iSteve commenter Bitfu writes:
I don’t know what killed second-wave feminism, but the Malleus Maleficarum aka Hammer of Witches is a fascinating backstory.
It was written by a priest–Heinrich Kramer– in the late 1400s, and it was the 2nd best selling book behind only the Bible for over 200 years.
The Malleus elevates sorcery to the criminal status of heresy and prescribes inquisitorial practices for secular courts in order to extirpate witches. The recommended procedures include torture to effectively obtain confessions and the death penalty as the only sure remedy against the evils of witchcraft. At that time, it was typical to burn heretics alive at the stake and the Malleus encouraged the same treatment of witches. The book had a strong influence on culture for several centuries.
The ironies here are that the Malleus relationship with Gutenberg’s press is a damn fine distant mirror of SJW’s on the Internet. Additionally, the Malleus now reads like a guidebook for SJWs. Simply replace witches in the book with non-woke, and voila! You’ll get your SJW recipe for dealing with Thought Criminals going forward. The parallels are eerie.
The Malleus Maleficarum is divided into three sections. The first section is aimed at clergy and tries to refute critics who deny the reality of witchcraft, thereby hindering its prosecution. The second lays the foundation for the next section by describing the actual forms of witchcraft and its remedies. The third section is to assist judges confronting and combating witchcraft, and to aid the inquisitors by removing the burden from them. However, each of these three sections has the prevailing themes of what is witchcraft and who is a witch.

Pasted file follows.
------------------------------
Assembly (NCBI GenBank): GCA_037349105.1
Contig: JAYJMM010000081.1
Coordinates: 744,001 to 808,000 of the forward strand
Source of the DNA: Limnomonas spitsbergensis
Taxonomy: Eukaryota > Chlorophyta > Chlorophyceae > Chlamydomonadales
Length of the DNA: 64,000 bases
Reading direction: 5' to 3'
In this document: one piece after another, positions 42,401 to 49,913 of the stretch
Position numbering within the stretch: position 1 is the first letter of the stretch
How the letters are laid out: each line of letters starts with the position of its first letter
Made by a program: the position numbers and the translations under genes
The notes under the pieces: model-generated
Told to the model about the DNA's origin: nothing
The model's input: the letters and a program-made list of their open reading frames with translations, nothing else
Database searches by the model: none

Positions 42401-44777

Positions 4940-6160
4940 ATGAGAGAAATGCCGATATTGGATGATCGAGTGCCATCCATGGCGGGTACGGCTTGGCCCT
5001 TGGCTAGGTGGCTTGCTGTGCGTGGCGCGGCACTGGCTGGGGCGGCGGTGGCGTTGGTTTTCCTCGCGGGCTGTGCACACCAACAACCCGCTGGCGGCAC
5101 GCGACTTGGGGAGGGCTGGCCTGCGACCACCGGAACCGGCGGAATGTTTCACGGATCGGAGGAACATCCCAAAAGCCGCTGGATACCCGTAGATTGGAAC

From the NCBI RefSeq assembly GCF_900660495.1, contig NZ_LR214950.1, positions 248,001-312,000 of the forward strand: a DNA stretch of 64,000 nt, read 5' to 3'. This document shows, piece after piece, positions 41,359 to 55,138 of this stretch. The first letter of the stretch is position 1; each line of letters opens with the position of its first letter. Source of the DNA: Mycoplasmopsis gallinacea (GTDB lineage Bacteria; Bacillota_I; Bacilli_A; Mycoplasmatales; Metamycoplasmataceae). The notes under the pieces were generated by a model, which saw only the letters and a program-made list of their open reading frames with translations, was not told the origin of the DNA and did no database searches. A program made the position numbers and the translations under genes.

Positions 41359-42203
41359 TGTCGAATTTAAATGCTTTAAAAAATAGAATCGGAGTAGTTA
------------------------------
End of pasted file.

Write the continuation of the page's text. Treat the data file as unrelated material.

Kramer wrote the Malleus following his expulsion from Innsbruck by the local bishop, due to charges of illegal behavior against Kramer himself, and because of Kramer’s obsession with the sexual habits of one of the accused, Helena Scheuberin, which led the other tribunal members to suspend the trial.
It was later used by royal courts during the Renaissance, and contributed to the increasingly brutal prosecution of witchcraft during the 16th and 17th centuries.